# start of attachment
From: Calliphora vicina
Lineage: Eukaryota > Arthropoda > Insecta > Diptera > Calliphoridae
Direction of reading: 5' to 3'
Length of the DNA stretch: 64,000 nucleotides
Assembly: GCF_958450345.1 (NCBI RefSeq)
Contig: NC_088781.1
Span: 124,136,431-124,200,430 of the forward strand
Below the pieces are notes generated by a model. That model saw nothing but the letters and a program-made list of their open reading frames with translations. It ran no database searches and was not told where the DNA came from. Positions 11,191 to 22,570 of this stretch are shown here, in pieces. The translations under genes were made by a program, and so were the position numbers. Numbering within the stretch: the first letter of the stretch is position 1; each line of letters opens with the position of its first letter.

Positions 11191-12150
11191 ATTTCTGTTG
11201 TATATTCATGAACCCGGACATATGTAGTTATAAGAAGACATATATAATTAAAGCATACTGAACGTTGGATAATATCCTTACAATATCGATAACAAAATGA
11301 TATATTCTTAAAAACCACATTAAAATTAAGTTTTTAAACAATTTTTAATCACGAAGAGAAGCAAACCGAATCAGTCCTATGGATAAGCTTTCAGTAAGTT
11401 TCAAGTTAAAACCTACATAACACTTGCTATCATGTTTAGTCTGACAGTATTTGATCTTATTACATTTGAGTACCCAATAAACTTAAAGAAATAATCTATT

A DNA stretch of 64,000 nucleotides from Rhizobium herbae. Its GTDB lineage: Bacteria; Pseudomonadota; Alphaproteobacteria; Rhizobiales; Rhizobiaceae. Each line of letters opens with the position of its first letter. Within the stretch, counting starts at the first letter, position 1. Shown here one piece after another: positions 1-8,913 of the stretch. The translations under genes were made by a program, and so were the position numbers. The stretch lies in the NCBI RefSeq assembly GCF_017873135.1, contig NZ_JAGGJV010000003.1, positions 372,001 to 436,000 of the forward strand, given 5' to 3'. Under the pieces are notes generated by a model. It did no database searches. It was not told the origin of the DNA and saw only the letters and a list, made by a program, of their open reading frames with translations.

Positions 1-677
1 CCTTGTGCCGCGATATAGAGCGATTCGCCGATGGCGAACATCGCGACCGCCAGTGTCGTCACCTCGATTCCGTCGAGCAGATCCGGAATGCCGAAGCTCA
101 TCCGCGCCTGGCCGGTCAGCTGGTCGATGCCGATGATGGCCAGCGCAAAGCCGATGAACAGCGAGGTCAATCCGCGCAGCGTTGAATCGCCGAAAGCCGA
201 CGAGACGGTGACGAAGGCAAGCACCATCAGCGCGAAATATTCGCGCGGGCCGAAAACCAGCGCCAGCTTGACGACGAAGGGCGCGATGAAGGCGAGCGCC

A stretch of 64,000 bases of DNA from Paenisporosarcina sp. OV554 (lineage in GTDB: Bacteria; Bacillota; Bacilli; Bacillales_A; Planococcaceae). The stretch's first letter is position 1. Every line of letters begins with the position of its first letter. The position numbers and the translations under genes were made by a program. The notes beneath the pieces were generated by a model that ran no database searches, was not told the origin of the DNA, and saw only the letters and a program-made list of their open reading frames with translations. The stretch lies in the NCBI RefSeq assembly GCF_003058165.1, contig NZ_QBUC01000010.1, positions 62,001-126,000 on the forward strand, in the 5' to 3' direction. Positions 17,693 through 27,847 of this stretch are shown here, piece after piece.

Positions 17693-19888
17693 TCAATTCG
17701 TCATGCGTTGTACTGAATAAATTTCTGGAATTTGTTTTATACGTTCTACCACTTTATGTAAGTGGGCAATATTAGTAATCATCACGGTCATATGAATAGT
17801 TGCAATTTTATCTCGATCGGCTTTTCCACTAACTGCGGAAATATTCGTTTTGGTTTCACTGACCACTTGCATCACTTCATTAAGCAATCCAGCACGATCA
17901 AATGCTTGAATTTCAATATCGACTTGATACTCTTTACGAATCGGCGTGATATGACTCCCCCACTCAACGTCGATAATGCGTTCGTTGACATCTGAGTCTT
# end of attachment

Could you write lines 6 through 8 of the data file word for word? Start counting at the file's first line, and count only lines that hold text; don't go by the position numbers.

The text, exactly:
Contig: NC_088781.1
Span: 124,136,431-124,200,430 of the forward strand
Below the pieces are notes generated by a model. That model saw nothing but the letters and a program-made list of their open reading frames with translations. It ran no database searches and was not told where the DNA came from. Positions 11,191 to 22,570 of this stretch are shown here, in pieces. The translations under genes were made by a program, and so were the position numbers. Numbering within the stretch: the first letter of the stretch is position 1; each line of letters opens with the position of its first letter.